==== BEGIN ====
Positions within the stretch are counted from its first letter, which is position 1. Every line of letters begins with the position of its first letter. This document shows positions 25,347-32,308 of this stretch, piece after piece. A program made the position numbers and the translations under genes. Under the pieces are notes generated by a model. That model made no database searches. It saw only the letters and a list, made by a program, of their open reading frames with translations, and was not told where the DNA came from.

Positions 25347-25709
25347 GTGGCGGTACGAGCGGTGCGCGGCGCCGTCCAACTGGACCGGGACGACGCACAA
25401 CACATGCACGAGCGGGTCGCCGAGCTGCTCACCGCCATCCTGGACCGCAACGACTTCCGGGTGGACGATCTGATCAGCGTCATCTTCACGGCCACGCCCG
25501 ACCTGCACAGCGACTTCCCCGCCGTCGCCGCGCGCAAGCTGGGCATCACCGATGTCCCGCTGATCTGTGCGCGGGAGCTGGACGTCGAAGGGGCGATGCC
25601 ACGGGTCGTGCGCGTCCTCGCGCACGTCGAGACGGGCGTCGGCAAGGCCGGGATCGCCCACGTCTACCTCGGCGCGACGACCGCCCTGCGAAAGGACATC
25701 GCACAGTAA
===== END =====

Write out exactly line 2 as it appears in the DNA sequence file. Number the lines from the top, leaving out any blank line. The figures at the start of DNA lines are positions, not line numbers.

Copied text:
Positions 25347-25709